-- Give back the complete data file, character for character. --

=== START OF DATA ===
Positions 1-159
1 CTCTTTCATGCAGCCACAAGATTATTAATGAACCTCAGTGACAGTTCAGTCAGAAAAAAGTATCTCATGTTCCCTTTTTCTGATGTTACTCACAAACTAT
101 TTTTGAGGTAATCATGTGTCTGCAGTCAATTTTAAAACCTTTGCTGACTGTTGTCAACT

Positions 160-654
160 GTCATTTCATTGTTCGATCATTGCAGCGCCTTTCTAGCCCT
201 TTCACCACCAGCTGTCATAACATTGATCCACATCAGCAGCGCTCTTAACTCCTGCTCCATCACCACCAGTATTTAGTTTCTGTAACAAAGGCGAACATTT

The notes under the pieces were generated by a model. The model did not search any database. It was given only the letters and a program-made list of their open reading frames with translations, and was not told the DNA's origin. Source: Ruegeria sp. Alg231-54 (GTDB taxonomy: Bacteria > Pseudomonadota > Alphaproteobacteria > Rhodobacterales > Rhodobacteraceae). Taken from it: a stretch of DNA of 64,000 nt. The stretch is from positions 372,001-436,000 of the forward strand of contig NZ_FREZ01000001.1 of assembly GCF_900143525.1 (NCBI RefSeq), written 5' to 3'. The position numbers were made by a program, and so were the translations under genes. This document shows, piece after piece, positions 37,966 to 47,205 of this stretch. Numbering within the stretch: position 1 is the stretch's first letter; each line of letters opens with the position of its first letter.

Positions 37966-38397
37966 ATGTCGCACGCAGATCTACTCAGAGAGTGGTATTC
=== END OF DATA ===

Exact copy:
Positions 1-159
1 CTCTTTCATGCAGCCACAAGATTATTAATGAACCTCAGTGACAGTTCAGTCAGAAAAAAGTATCTCATGTTCCCTTTTTCTGATGTTACTCACAAACTAT
101 TTTTGAGGTAATCATGTGTCTGCAGTCAATTTTAAAACCTTTGCTGACTGTTGTCAACT

Positions 160-654
160 GTCATTTCATTGTTCGATCATTGCAGCGCCTTTCTAGCCCT
201 TTCACCACCAGCTGTCATAACATTGATCCACATCAGCAGCGCTCTTAACTCCTGCTCCATCACCACCAGTATTTAGTTTCTGTAACAAAGGCGAACATTT

The notes under the pieces were generated by a model. The model did not search any database. It was given only the letters and a program-made list of their open reading frames with translations, and was not told the DNA's origin. Source: Ruegeria sp. Alg231-54 (GTDB taxonomy: Bacteria > Pseudomonadota > Alphaproteobacteria > Rhodobacterales > Rhodobacteraceae). Taken from it: a stretch of DNA of 64,000 nt. The stretch is from positions 372,001-436,000 of the forward strand of contig NZ_FREZ01000001.1 of assembly GCF_900143525.1 (NCBI RefSeq), written 5' to 3'. The position numbers were made by a program, and so were the translations under genes. This document shows, piece after piece, positions 37,966 to 47,205 of this stretch. Numbering within the stretch: position 1 is the stretch's first letter; each line of letters opens with the position of its first letter.

Positions 37966-38397
37966 ATGTCGCACGCAGATCTACTCAGAGAGTGGTATTC